The government has made plenty of noise about boosting public spending in the run up to Brexit. While this is clearly a positive, the devil will be in the detail around whether there is going to be new money made available or if existing funding will simply be ‘rebadged’. 

There are significant problems with the current local government funding structure which, while understood by government, has not yet been dealt with effectively. If we are to implement meaningful change within the system we need to see commitment to long term, sustainable funding, similar to what has been provided to the NHS. 

It’s very clear that demand led services – such as social care and homelessness - do not sit well within a funding system based on the small incremental growth of council tax and business rates. Population growth alone could increase the costs of delivering demand-led local government services by £1.6 billion over the next decade.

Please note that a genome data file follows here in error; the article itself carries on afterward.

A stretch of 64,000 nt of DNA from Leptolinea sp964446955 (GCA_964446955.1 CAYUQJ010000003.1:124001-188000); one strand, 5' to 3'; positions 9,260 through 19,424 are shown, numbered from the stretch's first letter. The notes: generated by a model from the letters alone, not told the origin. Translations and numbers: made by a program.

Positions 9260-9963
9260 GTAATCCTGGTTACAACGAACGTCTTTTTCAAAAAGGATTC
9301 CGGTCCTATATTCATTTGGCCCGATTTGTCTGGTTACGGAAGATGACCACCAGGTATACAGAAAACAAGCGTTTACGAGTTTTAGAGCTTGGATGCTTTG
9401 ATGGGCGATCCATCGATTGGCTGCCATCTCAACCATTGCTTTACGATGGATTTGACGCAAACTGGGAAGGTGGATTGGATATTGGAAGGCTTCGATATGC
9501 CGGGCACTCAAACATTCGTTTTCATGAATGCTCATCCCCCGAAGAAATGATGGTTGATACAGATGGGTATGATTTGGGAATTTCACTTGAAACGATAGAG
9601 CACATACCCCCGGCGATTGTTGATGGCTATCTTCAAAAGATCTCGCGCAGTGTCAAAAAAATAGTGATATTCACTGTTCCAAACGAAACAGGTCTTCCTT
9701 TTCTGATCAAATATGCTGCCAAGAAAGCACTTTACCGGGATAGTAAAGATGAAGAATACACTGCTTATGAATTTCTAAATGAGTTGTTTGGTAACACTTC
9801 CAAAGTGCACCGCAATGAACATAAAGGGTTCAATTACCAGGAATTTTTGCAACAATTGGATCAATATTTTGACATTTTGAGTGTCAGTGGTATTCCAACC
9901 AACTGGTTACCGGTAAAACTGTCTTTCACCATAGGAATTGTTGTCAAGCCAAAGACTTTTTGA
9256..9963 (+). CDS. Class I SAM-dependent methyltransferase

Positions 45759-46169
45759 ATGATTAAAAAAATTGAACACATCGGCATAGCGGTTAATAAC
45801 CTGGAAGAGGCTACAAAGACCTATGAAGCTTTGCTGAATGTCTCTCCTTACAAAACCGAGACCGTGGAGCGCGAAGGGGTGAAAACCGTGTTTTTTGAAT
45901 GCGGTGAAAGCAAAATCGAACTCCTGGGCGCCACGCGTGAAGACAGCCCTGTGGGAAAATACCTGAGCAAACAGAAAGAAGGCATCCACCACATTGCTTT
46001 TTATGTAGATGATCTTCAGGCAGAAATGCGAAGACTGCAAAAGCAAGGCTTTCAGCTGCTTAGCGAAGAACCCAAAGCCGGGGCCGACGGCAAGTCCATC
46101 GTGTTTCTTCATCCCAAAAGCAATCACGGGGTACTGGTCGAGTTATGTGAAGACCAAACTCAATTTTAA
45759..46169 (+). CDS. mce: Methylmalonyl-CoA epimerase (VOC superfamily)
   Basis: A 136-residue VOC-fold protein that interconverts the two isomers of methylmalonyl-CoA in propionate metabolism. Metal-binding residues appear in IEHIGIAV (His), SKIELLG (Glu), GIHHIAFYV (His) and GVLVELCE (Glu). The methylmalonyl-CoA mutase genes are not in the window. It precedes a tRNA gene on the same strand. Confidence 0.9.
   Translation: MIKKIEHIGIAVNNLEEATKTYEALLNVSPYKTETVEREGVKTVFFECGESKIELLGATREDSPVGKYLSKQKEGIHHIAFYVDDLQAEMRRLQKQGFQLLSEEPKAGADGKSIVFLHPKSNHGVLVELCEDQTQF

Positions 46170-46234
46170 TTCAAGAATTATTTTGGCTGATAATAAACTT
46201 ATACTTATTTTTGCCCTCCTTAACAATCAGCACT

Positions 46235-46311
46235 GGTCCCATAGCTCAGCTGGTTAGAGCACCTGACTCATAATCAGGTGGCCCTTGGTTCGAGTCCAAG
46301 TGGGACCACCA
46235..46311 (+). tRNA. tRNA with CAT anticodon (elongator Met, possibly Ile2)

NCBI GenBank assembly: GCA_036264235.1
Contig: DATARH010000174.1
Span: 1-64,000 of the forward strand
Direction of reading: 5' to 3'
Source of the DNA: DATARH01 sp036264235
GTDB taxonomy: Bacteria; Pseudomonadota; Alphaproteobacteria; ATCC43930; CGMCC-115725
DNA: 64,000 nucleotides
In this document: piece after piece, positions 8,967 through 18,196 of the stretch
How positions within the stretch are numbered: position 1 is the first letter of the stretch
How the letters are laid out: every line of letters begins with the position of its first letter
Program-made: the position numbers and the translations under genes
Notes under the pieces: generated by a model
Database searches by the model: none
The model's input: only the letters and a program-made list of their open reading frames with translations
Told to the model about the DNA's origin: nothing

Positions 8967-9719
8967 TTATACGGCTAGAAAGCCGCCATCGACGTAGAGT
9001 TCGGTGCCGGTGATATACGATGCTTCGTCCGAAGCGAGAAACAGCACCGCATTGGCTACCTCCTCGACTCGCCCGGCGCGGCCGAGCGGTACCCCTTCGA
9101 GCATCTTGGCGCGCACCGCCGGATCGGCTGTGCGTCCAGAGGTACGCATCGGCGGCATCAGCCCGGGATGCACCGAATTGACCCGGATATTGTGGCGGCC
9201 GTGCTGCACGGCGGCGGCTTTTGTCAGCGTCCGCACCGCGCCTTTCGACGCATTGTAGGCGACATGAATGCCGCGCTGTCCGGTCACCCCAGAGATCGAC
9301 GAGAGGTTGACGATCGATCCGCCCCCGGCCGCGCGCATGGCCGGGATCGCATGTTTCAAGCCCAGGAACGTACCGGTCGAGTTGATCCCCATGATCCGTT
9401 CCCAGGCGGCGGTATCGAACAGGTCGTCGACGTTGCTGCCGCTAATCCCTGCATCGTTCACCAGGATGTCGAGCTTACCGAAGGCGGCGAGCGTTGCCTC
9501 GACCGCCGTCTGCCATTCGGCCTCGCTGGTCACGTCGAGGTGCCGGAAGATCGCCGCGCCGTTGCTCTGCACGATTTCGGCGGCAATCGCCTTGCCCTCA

The challenges around schools funding and, in particular, how children with Special Educational Needs are funded, is also starting to be recognised, as the implications of the 2014 Act are now resulting in major increases in demand. 

Given this is now only a one-year settlement, it is unlikely to answer any of the more serious long-term funding questions for the sector. It’s not going to resolve the fair funding issue or business rates distribution, but at this stage it’s less the split of the cake and more the size that matters, along with its growth trajectory. 

Quite simply, the sector needs more funding – or be given the power to raise more income locally through taxation. We have seen too many examples of preventative services being cut to save money with councils morosely aware that, while this may result in initial cost savings, it is likely to store up more costs for the future. 

 A positive commitment to a local government five-year plan would be a real indication that austerity was actually over.